An incredible Physio experience in Paris
L’IFMK de l’École d’Assas a accueilli en Erasmus entrant deux étudiantes finlandaises de l’université de Tampere. Voici le témoignage de Veera, qui sera diplômée en fin d’année. C’est en anglais et si quelqu’un ne comprend pas, qu’il sache que notre cours d’anglais médical reprend en 2018-2019 !
I’m Veera, a third year physiotherapy student from Finland. My school in Finland is Tampere University of Applied Sciences, in the South of Finland. I’m graduating on December 2018 as our studies in Finland last 3,5 years. Originally, I’m from a small town where there are approximately 2500 inhabitants so Paris is quite a big city for me. In Tampere, where I live and study at the moment, there are about 350 000 citizens. I came to do two internships in Paris and I’m very pleased for the internplaces that d’Assas provided for me and the experience that I got from coming to Paris.
My exchange exceeded my expectations. Paris is beautiful: full of history and breathtaking architechtury. I was afraid of the stereotypical ”French don’t speak English” thing but I got mostly proved wrong which I was glad about because before coming to Paris, I had never studied French. Luckily, in my internships there were physiotherapist who could speak English and surprisingly many patients spoke English or could understand it at least in some level. The Erasmus Coordinator from Ecole d’Assas, Nicole Maurice, was the most kind and gave my Finnish classmate and I some private French lessons so we could learn some words and useful phrases that we could use in our work. Also, in my first internship, our physioteraphy tutor taught us some anatomy in French which was so nicely done from her. Even though, I did not learn French as much as I would have wanted, I’ve got a spark to learn more of the language.
On my spare time I usually went to the gym or ate pastries and, oh boy, the French didn’t praise their pastries and bread for nothing. I can’t say which of the delicacies were my favorites because there are so many. But if I must choose the ones I have eaten the most, I would say croissant, baguette and this little cream puff like pastry with sugar crystals on top of it called « chouquette ».
My first internship, where I went together with my Finnish classmate, was at the Rheumatology ward in Cochin Hospital. People go there to rehabilitate mostly because of rheumatism, chronic low back pain, scleroderma or after knee or hip replacement surgery. Patients stay in the hospital approximately 5 days and work 5 hours per day with multi-professional team. So they can have physiotherapy, occupational therapy, hydrotherapy, podiatry, physical education and see psychologist and dietitian and, of course, the doctor. I was also fortunate to go once or twice a week in the hospitals respiratory ward where patients come usually from intensive care unit to rehabilitate so they are able to go home or to a rehabilitation center. In there, I saw many interesting and special cases and learned more about rare diagnoses such as Guillain-Barre syndrome and Lupus erythematosus. The best part of the intership was the people working there. They were so warm and nice toward us, explained if we did not understand something, made sure that we saw as much as we could in the hospital enviroment and just simply took so good care of us.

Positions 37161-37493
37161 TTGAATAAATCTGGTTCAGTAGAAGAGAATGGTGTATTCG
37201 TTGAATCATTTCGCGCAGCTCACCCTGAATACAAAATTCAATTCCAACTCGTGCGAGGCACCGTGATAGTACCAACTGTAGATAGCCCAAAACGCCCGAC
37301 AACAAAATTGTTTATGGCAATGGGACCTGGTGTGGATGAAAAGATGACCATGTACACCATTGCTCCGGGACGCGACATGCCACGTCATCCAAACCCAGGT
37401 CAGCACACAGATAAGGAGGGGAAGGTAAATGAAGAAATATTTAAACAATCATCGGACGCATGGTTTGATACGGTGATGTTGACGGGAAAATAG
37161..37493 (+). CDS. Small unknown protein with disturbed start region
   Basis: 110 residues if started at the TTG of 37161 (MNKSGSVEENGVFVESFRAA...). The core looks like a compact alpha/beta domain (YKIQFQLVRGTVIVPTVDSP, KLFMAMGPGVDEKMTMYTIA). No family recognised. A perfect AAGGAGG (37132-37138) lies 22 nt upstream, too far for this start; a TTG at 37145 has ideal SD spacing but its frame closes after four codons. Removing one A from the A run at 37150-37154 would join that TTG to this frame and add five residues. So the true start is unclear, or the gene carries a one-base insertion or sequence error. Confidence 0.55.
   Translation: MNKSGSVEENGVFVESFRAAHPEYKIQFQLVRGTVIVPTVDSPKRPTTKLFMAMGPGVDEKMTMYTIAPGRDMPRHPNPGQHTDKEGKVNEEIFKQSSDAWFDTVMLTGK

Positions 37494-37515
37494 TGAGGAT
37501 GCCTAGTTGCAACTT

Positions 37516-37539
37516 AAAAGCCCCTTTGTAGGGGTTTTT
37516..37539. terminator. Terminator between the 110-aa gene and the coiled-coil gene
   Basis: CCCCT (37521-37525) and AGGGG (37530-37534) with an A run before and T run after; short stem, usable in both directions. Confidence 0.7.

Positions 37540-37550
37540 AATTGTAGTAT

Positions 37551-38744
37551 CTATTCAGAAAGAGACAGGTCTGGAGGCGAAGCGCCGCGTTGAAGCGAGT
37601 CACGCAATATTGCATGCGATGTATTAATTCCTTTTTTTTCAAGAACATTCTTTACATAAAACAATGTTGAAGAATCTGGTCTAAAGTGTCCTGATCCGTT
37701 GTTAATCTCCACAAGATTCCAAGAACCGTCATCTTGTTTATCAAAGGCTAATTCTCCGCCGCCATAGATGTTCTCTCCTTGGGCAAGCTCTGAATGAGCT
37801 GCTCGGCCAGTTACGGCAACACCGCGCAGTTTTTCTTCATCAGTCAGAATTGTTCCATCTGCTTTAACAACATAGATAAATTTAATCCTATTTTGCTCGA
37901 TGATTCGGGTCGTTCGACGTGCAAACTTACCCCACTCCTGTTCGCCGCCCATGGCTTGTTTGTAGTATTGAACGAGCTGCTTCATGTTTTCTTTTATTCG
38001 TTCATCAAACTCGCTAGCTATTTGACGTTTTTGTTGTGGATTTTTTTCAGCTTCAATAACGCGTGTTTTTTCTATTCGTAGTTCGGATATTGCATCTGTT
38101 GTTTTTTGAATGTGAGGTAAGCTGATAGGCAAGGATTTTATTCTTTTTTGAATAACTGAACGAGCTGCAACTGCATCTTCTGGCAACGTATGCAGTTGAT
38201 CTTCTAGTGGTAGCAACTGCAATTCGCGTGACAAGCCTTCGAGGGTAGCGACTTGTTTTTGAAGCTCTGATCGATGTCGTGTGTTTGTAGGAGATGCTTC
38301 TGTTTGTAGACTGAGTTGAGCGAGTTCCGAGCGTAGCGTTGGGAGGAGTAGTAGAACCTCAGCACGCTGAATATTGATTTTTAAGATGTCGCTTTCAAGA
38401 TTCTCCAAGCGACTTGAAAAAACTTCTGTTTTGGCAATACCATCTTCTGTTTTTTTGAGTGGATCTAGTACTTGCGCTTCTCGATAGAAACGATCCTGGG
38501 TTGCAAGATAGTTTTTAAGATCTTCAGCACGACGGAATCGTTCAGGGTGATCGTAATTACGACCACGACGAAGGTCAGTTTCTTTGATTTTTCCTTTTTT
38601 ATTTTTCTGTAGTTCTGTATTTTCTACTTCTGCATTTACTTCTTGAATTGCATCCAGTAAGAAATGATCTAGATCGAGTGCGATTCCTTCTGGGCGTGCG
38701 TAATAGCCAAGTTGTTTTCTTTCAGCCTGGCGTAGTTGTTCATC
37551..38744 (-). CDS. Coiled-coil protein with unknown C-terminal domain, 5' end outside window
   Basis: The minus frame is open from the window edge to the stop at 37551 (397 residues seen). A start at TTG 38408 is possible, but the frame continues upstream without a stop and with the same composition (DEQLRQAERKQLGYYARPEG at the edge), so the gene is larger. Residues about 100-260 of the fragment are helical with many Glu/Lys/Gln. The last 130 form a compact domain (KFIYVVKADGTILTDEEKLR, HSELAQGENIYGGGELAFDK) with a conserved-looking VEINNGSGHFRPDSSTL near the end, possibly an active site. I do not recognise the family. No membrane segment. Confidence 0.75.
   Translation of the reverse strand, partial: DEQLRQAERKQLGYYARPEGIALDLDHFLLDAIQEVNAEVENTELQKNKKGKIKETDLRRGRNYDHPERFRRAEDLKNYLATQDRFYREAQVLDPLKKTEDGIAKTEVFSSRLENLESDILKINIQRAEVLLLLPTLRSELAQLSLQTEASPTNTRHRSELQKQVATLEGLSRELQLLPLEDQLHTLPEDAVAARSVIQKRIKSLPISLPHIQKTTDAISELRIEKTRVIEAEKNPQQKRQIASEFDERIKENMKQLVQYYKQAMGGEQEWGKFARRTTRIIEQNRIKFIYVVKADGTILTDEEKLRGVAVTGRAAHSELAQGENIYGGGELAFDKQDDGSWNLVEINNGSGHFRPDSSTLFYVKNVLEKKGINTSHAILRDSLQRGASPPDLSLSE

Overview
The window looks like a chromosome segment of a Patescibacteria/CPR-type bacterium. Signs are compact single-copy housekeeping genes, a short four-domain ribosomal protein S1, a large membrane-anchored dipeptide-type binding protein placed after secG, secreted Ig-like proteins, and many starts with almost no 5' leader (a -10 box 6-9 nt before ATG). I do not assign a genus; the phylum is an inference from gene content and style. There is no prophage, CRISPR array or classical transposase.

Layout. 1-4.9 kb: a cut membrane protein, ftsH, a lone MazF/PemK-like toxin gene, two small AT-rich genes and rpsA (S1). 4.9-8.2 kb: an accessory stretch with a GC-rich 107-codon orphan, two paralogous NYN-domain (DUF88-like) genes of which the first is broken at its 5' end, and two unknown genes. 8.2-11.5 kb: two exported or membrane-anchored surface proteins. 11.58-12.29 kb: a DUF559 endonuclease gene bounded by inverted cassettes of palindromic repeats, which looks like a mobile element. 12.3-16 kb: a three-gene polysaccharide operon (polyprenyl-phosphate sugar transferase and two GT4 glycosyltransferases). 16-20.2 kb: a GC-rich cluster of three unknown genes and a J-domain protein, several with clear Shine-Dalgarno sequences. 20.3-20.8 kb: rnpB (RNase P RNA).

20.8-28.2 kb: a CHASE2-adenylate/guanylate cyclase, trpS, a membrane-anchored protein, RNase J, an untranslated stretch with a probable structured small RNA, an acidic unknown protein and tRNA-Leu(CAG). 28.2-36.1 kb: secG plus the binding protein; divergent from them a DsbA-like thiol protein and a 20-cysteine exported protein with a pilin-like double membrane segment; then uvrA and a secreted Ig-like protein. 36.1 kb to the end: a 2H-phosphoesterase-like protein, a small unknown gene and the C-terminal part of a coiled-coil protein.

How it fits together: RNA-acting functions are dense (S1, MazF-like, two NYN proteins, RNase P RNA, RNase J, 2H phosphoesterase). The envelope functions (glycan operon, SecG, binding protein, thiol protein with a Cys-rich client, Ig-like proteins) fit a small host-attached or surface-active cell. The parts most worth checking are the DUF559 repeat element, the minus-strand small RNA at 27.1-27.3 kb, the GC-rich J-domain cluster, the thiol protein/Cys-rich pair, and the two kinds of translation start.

My second internship, where I went alone, was at a private clinic « L’eKipe Kine du Sport ». The clinic is very specialised in sport injury rehabilitation and I can say that I have never seen live such a well taught physiotherapy that is based on research and strong knowledge of the subject. If I asked the question ”But why?” from the physiotherapist about something, I always got an answer. They have a good team of seven physiotherapists and excellent spaces specially made for rehabilitation for sportive people. I also got to know lots of special equipment as an anti-gravity treadmill, cryotherapy- and isokinetic-machine. Even though, I didn’t get to do as much as I would have wanted, I learned a lot by just observing and asking questions. Still, I feel like my manual skills got better and I have more exercises in my ’’movement bank’’. I had not thought about sport physiotherapy as an option for me for the future, but this internship made me consider about it. Seeing how much you can do with good manual skills made me think about what kind of courses I want to do after graduating in order to improve my skills.
All in all, I was very satisfied in my exchange and I hope to see students from Ecole d’Assas coming for an exchange in my school. I’ve met some amazing people and made contacts for the future which I’m really happy about. The only thing I’m not happy about is that the pastries, chocolate and baguette were so good that I’m not able to eat the Finnish versions of them back home. I’m definitely going to miss those delicacies.